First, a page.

- to diversify by adding or interjecting something unique, striking, or contrasting (usually followed by with): to interlard one's speech with oaths.
- (of things) to be intermixed in.
- Obsolete. to mix, as fat with lean meat.
Origin of interlard
Related Wordsinsert, instill, infix, interject, interpose, send, interpolate, insinuate, inlay, inject, freight, enter, carry, import, ship, include, transport, inset, intercalate, inlet
Examples from the Web for interlard
Fillet a sole and interlard each piece with a bit of anchovy.The Cook's Decameron: A Study in Taste:
Mrs. W. G. Waters
Be careful not to interlard conversation with "sir," or "ma'am."Social Life
Maud C. Cooke
He did not play upon words as a habit, nor did he interlard his talk with far-fetched or overstrained witticisms.Life and Letters of Lord Macaulay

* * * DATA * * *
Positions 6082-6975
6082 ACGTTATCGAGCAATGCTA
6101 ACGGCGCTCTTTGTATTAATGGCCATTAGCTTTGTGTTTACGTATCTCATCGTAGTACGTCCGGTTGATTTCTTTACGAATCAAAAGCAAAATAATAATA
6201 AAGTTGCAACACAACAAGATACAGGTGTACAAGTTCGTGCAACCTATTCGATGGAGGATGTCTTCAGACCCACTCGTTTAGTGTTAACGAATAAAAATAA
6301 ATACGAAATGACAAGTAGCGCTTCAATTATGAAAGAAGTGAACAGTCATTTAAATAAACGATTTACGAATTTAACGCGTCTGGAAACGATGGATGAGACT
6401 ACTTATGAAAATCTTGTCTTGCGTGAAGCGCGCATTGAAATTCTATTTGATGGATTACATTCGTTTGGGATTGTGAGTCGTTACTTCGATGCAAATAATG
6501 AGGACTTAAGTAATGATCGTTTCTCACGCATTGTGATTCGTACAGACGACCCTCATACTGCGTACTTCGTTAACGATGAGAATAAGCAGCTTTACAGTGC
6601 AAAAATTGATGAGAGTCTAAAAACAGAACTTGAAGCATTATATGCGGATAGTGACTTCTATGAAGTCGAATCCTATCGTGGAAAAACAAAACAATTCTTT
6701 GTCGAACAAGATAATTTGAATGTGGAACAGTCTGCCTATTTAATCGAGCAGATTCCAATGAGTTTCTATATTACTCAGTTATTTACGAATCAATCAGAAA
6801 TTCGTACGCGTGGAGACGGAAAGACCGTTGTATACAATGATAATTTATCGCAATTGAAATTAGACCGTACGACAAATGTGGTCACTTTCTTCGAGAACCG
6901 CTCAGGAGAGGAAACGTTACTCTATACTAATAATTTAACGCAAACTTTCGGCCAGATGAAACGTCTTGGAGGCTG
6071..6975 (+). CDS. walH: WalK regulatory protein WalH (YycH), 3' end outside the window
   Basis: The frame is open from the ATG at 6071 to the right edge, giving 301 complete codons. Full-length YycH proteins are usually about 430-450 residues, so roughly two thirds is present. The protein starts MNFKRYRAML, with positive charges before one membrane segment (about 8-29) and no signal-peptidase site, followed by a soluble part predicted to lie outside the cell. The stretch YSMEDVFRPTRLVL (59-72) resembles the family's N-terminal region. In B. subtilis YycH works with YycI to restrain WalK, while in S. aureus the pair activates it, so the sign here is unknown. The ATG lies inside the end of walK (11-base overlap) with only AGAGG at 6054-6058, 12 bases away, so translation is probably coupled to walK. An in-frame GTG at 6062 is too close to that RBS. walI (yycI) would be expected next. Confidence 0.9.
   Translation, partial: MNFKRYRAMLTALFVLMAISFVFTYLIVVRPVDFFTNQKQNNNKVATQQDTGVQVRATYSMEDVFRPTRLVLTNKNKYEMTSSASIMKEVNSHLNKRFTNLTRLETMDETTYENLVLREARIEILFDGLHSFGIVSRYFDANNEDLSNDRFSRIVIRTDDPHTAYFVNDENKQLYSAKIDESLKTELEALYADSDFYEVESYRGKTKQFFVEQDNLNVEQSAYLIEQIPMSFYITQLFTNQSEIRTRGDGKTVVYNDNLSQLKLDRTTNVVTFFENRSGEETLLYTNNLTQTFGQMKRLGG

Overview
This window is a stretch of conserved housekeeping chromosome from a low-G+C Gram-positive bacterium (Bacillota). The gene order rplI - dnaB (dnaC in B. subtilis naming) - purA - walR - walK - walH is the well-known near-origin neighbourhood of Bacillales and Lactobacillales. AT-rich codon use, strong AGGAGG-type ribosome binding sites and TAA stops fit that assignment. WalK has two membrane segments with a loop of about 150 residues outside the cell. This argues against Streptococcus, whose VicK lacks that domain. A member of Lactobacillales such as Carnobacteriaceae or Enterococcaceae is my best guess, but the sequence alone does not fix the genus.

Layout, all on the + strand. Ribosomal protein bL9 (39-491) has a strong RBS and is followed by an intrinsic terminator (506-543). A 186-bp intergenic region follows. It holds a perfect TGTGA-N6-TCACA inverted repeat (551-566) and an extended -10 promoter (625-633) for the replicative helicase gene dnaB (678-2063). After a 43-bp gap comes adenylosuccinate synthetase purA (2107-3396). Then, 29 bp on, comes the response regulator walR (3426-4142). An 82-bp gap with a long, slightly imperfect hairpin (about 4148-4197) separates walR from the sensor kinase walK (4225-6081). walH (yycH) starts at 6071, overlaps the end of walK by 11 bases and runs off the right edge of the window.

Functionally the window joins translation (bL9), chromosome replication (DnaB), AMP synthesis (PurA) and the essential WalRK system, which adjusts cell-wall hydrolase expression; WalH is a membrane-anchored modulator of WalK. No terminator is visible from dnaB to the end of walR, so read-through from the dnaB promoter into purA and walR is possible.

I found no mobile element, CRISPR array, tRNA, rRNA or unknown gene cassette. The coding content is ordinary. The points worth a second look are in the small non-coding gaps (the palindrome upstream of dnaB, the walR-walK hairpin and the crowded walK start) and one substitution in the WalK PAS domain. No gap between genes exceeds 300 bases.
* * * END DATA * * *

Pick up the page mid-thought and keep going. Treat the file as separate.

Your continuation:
George Otto Trevelyan
If they hear them interlard their conversation with by-words and oaths, they will be strongly tempted to do the same.Anecdotes for Boys
- to scatter thickly in or between; intersperseto interlard one's writing with foreign phrases
- to occur frequently in; be scattered in or throughforeign phrases interlard his writings
Word Origin and History for interlard
early 15c., "to mix with alternate layers of fat" (before cooking), from Middle French entrelarder, from entre- "between" (see inter-) + larder "to lard," from Old French lard "bacon fat" (see lard (n.)). Figurative sense of "diversify with something intermixed" first recorded 1560s. Related: Interlarded; interlarding.